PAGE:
If stereotypes were applied to Kannadigas, the rebellious contrarian in me would probably turn this essay on its head. That’s for another time. Let’s talk stereotypes now. These stereotypes, like in the manner of stereotypes, may be partially true in some cases but overall, they serve to place a person within a certain framework and lend a derived identity. Not to say that it facilitates harmless ribbing in social situations, highlighting these very stereotypes. These exaggerated caricatures have a thin line separating the comical from the rude, the racist.

A marker of identity is more than just a piece of government paper, it is to me how I see myself in a group of others and how the group sees me, within mine and their histories, learned memories, contexts and assumptions. Stereotypes derived off such identities loosen the restrictions of mere tags and identity markers, making us more human, closer. Within certain boundaries of propriety and politeness, of course, disclaimers in place.

We talk these stereotypes, my friends and I. They tell me it is perhaps because we haven’t migrated much, like the Malayalis, the trading Marwaris, and others. Even when we have, we have integrated quietly, in those adopted lands. Never stood out, learnt new ways, kept our food at home, our tongues indoors. That is what they tell me. Though I would partly agree, I am not ready to give up. There has to be at least one thing.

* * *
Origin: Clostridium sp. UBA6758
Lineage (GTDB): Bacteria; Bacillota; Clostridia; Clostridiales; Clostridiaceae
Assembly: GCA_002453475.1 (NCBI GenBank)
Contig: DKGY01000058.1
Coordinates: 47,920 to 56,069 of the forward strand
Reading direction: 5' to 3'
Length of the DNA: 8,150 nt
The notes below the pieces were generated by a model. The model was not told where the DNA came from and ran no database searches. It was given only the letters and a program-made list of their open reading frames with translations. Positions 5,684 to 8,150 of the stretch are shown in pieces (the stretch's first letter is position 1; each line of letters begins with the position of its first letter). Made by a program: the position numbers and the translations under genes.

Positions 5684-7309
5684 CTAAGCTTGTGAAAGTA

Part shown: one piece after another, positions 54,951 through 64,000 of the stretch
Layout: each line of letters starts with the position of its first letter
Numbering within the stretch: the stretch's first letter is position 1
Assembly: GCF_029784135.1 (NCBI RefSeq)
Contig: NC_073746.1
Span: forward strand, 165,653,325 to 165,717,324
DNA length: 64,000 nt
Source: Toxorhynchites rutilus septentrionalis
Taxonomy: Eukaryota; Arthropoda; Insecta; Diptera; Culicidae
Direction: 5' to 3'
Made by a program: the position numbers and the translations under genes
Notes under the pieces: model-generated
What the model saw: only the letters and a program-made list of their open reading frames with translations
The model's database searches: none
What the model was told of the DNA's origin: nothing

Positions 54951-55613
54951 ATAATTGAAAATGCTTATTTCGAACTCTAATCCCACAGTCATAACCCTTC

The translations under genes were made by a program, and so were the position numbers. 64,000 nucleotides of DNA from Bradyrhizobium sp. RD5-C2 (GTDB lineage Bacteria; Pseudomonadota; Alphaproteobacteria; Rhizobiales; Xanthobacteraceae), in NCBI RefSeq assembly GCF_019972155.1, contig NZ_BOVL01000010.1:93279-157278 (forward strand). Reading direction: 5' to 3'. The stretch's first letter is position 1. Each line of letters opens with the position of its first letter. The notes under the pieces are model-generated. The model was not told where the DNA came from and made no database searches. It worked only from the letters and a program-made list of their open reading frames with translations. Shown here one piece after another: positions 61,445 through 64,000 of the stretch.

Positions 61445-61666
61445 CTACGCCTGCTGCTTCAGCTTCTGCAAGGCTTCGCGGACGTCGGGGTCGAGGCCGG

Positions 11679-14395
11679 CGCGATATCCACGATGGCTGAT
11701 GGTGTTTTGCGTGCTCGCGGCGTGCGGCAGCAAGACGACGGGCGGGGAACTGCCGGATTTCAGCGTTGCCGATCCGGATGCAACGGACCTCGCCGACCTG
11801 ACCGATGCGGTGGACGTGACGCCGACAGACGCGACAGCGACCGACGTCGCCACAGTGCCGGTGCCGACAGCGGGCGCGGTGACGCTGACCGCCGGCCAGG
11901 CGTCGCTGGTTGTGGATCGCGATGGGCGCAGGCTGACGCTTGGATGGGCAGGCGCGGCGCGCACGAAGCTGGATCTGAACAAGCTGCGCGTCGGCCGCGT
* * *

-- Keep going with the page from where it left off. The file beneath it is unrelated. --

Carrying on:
The way we tie the saree perhaps? That one thing has potential. But then that isn’t strictly just our way. Maybe puliyogre and Mysore Paak then? But then the northerners in the state eat jowar, their sweetmeats are nothing like those of us southerners. Nothing unifies us as a state, not even Kannada. Or maybe the language just a little. The older ones in the cities might attach an ‘oo’ to Anglo words; the bus is thus the bussu, the hotel, the hotlu, the car, the caru. Not much so, this, in the hinterlands though. Those along the Konkan speak bookish, formal, with what the rest might say a stiff upper lip. So there, not even our different Kannadas are apparently good enough.

If I hoped to cleverly arrive at a stereotype, however poorly etched, at the end of this, I hoped too much. Like gently pulling out a strand of hair from a ball of freshly made butter, my grandmother used to say, carefully, without stirring the rest of the ambiance. Treating the matter such hasn’t given me the answers I seek.